Yemeni writers have been expressing resentment against the US over drone attacks and the growing influence of the American Ambassador to Yemen.
The BBC’s Natalia Antelava provides anchor Marco Werman with a reality check from the Yemeni capital, Sana’a.
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Marco Werman: Hi, I’m Marco Werman. This is The World. Of all the Arab Spring uprisings, the one in Yemen is the only one to have ended with a negotiated solution. The country’s longtime dictator Ali Abdallah Saleh was persuaded to step aside, ceding power to his deputy. That’s prompted many to consider a so-called “Yemen scenario” for Syria. But the reality on the ground in Yemen is still complicated. There are complaints from Islamists that they’re being kept out of the country’s nascent political dialogue and some in Yemen aren’t happy about what they call “American interference” there. The United States has taken a hands-on role in Yemen pumping in millions of dollars in humanitarian aid and ramping up military assistance for the government’s ongoing fight against al-Qaeda. Many in Yemen are grateful for American help but the BBC’s Natalia Antelava who is in Yemen this week has also found growing resentment and suspicion of the United States. Natalia joins us from the Yemeni capital, Sana’a. Natalia, who precisely is unhappy with the U.S.?
Natalia Antelava: Well, I haven’t spoken to many people who are happy with the United States and I think a lot of the anger is focused on the fact that America has been [formatting???] a war that probably many Americans back home aren’t very aware of. They have been using drones against al-Qaeda militants in the south of the country, but these drones have been killing many civilians. Interestingly, a lot of the anger against the U.S. is directed at Gerald Feierstein, the U.S. Ambassador here whose role here is seen by many as a little too prominent for a diplomat. I mean, one thing that he’s very well known for is referring to the Yemeni government as “we’” which certainly leaves many people here unhappy. He’s also seen as being very close to certain politicians in the Yemeni government and therefore being too heavy-handed, too involved.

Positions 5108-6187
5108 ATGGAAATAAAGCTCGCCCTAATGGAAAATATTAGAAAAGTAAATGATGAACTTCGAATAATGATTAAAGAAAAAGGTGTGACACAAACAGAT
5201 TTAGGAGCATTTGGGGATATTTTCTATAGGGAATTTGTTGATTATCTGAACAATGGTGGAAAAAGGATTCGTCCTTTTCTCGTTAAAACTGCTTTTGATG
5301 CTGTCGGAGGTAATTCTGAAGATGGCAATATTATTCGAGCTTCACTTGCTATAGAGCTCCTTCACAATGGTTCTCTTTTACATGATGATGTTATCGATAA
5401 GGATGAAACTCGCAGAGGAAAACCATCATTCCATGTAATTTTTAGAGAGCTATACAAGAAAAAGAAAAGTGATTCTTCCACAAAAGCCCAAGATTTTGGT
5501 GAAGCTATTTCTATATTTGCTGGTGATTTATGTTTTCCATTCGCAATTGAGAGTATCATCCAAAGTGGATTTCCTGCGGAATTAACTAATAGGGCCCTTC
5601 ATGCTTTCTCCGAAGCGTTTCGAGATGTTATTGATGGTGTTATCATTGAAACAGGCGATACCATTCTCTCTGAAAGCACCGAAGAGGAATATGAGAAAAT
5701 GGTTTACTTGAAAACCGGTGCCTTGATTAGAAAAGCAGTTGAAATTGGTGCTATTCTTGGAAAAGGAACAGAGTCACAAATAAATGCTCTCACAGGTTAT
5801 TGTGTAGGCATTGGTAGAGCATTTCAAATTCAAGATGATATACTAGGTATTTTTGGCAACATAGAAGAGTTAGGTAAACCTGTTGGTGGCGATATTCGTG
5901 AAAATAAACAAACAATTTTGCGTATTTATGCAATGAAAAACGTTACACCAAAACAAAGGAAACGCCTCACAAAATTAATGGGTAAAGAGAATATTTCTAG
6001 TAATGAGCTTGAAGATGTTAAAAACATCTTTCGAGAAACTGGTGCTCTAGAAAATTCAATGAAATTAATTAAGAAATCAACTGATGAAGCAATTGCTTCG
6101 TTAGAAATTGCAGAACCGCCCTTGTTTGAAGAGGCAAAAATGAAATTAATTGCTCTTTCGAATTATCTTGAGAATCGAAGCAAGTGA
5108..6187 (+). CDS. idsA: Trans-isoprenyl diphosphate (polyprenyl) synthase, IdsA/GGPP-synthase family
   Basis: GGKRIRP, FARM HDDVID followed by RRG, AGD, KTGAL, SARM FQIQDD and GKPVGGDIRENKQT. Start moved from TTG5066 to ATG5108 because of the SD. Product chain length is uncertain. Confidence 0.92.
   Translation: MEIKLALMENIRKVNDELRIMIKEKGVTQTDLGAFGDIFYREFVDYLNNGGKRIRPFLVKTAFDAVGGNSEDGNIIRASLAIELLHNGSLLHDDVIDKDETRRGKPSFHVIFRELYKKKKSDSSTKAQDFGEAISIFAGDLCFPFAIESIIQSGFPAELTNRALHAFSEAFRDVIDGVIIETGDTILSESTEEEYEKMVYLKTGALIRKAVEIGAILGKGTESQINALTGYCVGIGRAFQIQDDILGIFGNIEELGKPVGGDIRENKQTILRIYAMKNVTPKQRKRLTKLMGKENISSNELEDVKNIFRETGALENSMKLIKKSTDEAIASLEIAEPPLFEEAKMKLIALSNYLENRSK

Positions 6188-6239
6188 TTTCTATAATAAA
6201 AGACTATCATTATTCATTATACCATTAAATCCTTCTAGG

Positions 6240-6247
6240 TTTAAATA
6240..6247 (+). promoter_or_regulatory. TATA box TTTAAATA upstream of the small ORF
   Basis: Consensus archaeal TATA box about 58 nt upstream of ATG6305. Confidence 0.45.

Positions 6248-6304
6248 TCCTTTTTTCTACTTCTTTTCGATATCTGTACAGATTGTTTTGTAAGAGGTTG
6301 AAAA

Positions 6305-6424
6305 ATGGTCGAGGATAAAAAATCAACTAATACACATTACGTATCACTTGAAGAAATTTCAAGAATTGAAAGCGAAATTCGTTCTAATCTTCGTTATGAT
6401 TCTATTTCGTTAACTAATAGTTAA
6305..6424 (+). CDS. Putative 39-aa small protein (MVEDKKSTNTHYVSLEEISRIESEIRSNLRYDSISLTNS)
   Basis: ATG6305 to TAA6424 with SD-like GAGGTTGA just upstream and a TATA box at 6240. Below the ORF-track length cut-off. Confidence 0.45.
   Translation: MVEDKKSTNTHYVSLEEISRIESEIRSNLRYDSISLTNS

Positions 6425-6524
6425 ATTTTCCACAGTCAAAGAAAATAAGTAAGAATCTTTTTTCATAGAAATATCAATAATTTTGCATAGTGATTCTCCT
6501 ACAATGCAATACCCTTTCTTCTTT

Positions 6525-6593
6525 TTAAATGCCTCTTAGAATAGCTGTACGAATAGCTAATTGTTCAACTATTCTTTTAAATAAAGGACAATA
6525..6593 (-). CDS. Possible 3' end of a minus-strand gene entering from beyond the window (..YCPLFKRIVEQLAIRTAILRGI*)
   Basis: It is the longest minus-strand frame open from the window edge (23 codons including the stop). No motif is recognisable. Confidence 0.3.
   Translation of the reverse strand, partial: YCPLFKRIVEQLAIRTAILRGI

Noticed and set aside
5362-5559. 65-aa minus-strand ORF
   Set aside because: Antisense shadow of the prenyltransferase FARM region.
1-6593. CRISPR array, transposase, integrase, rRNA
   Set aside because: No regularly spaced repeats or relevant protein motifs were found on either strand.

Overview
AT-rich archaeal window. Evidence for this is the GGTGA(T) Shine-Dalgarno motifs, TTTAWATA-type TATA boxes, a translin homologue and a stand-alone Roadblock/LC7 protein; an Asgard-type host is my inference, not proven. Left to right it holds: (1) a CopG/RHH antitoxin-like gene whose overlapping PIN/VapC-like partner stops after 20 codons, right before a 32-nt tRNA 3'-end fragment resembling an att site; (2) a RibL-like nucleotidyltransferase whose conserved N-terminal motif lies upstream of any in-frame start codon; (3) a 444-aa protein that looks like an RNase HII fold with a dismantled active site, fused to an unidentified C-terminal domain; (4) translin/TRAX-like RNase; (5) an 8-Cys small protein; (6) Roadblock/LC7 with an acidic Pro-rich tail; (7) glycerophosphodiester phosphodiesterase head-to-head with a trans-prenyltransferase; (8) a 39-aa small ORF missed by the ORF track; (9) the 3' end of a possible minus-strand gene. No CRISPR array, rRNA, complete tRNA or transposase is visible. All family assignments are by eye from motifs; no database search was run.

Werman: What about Feierstein’s actions are heavy-handed, specifically?
Antelava: For example, he recently appeared on Yemeni television and said, â€œwe will not allowâ€ the release of imprisoned journalist Abdel Ilah Shaeh who the U.S. believes is linked to al-Qaeda but who is known here for exposing the killing of 35 women and children in a U.S. drone strike. So, it’s that sort of language that certainly doesn’t go down well here.
Werman: Now, there have been some articles making the rounds about Gerald Feierstein and one of them actually suggests that he is personally drawing up the target list for U.S. drone strikes. Do Yemenis believe that and what’s to support that?
Antelava: Yemenis certainly believe it. There is no evidence to support it at all. At least, I don’t have any but certainly Yemenis that I am talking to believe it. There have been actually leaked documents about him suggesting personnel changes at the Interior Ministry, for example. Whether they stand up or not is another matter, but the Yemenis do believe that his involvement is that heavy-handed.
Werman: Now, you’ve been covering the humanitarian crisis in Yemen, Natalia. The Ambassador Feierstein has been quoted as saying that the U.S. is contributing $175 million to providing food, supporting a national dialogue in elections, helping rebuild the south of the country and helping displaced people in the north. That would seem to be a pretty good strategy to win hearts and minds. Is it working?
Antelava; Well, I think the money that the U.S. is spending on the humanitarian effort is nothing compared to what it’s spending on military, on the strikes, on training the Yemeni army and many people believe a lot of that money goes into the pockets of corrupt officials here. So, the U.S. is certainly not winning hearts and minds in Yemen right now. In fact, I’ve heard reports that in some refugee camps…some camps of the internally displaced people, people have been refusing aid with USAID logo on it. Now, these are only reports but considering the anti-American sentiment that I am hearing in the streets, it’s something that I personally would believe.
Werman: Natalia, we’ll leave it there. Thank you so much.
Antelava: Thank you.
Werman: The BBC’s Natalia Antelava speaking with us from Sana’a, Yemen.
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